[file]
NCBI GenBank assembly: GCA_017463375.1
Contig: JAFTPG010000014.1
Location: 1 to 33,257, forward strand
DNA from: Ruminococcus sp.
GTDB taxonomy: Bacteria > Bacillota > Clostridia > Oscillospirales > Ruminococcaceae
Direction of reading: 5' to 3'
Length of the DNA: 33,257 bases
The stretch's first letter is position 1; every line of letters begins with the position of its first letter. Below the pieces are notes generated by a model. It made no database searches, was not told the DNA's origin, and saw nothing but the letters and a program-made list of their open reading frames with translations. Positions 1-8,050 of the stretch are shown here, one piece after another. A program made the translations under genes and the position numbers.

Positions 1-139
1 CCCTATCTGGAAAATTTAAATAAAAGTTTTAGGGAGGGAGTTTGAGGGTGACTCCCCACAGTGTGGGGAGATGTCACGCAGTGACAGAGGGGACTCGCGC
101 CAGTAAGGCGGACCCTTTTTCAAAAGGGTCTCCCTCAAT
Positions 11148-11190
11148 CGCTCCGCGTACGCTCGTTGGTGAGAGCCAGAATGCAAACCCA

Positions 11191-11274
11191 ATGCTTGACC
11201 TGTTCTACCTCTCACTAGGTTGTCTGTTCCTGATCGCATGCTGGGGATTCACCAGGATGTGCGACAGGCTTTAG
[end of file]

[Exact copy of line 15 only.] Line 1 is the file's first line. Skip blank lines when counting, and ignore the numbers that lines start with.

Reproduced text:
11191 ATGCTTGACC